Abstract P398: Are the Trends in Age-Standardized Rates and Crude Numbers of Coronary Events Diverging? Results from the FINAMI Study for the Years 1993–2007
Background and Aims: Age-standardized rates of acute coronary events have been declining in all western countries. Concerns have been raised, however, that the absolute numbers of cases may be increasing due to the aging of the population. We examined trends in acute coronary events using data from the FINAMI myocardial infarction (MI) register. We also analyzed trends in coronary and other cardiac events in the whole country, using both age-standardized rates and crude numbers of cases to elucidate the effect of aging of the population.
Methods: FINAMI is a population-based MI register, which aims at registering all MI events occurring in the populations aged 35 or over in five geographical areas of Finland. Hospital records, death certificates and other relevant documents were scrutinized and cases were classified to diagnostic categories as recommended by the AHA in 2003. To obtain information on the whole country we used record linkage of the National Hospital Discharge Register and Causes of Death Register. International Classification of Diseases (ICD-10) codes I20-I25 were taken as coronary events, for fatal cases we also included I46, R96 and R98. Other cardiac events consisted of ICD-10 codes I30-I52, thus including heart failure and arrhythmias. Annual population counts for the denominators were obtained from the National Population Information System. Event rates were age-standardized to the European Standard Population. Trends for the rates were estimated using Poisson regression and for crude numbers using linear regression.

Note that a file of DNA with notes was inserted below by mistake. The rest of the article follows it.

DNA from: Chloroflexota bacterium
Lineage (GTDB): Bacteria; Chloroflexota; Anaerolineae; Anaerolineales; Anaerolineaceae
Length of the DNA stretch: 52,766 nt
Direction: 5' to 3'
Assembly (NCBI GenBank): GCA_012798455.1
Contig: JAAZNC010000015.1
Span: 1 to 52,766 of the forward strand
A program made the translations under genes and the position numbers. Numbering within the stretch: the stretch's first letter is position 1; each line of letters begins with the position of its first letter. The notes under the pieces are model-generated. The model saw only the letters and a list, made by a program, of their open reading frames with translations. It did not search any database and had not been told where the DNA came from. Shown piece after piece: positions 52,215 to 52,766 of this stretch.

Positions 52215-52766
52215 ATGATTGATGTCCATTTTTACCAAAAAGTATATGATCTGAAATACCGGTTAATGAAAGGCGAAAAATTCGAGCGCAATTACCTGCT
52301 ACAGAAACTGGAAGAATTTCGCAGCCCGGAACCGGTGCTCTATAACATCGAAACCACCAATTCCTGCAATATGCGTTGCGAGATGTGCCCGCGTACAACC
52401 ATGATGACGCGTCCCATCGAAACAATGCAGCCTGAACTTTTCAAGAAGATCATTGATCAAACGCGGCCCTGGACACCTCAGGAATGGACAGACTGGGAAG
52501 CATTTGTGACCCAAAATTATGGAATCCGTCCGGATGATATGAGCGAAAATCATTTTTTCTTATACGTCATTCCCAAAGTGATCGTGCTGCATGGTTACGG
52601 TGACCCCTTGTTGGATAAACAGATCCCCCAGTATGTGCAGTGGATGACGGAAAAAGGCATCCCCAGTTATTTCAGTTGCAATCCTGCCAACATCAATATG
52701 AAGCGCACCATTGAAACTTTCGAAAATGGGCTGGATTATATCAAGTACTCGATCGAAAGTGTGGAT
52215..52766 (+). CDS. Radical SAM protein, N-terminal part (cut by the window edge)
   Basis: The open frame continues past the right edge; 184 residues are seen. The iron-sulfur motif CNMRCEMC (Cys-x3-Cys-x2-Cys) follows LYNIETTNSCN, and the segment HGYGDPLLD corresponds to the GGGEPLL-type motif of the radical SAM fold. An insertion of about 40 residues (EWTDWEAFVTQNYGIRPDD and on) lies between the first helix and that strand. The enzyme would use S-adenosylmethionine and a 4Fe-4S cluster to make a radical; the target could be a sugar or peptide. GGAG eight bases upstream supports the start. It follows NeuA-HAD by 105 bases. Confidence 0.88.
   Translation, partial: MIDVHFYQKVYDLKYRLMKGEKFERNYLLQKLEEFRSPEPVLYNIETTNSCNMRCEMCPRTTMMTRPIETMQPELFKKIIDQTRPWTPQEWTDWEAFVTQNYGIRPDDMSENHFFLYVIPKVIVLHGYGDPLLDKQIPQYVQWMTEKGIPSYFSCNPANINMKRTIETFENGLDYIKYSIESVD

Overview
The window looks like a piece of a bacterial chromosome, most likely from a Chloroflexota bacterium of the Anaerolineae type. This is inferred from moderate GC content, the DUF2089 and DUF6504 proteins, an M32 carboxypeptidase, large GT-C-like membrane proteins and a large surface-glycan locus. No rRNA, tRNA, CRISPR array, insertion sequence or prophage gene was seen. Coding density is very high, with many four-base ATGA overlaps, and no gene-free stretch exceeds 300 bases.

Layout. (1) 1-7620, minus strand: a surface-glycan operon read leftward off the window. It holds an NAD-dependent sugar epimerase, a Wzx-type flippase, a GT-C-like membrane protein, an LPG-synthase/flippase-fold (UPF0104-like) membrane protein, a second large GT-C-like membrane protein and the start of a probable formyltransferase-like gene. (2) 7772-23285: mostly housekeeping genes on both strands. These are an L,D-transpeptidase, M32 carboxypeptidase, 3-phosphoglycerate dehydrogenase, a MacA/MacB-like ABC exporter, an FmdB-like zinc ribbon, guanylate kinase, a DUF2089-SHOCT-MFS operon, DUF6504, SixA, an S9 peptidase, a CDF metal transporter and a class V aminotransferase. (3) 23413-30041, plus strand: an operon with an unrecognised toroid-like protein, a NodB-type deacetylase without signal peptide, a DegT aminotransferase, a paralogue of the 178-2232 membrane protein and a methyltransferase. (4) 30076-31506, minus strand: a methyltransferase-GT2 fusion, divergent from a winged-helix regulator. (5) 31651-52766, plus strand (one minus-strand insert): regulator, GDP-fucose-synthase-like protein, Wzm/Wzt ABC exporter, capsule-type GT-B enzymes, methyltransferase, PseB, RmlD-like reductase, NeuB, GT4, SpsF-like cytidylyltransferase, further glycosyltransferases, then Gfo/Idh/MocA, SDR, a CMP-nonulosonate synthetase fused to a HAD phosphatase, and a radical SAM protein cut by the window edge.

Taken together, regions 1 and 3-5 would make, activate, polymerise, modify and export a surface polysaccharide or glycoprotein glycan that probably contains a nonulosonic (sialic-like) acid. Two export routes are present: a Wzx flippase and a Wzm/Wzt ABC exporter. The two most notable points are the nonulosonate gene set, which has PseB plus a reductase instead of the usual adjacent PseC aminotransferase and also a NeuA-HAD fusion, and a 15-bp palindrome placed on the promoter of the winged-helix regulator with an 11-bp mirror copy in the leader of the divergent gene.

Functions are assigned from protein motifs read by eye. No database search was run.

Results: The FINAMI MI register recorded 15,776 (13,248 men and 11,657 women) incident (=first) coronary events during the study period. In whole country, the corresponding numbers of first coronary events were 406,222 (221,838 in men and 184,383 in women). In FINAMI areas, the coronary mortality declined an average by 4.5% per year in men (P<0.0001) and 4.7% per year in women (p<0.0001). Declines in the incidence were smaller but also very significant: 1.6% and 1.8% per year in men and women, respectively (p<0.0001 for both). In country-wide data, declines in the age-standardized incidence were of the same order of magnitude as in the FINAMI areas and the crude numbers of cases also showed a declining trend: 0.4% per year in men (p=0.046) and 1.5% per year in women (p<0.0001). The age-standardized incidence of other cardiac events showed significant declines in both sexes, but the crude numbers of cases showed a modest increasing trend among men (1.1% per year, p=0.038) while no change was observed in women.
Conclusions: Age-standardized incidence and mortality of coronary events continue to decline in Finland. The crude numbers of coronary events have also declined at least until 2007, despite the aging of the population. However, crude numbers of other first cardiac events, including heart failure and arrhythmias, showed a modest increasing trend among men.
- © 2012 by American Heart Association, Inc.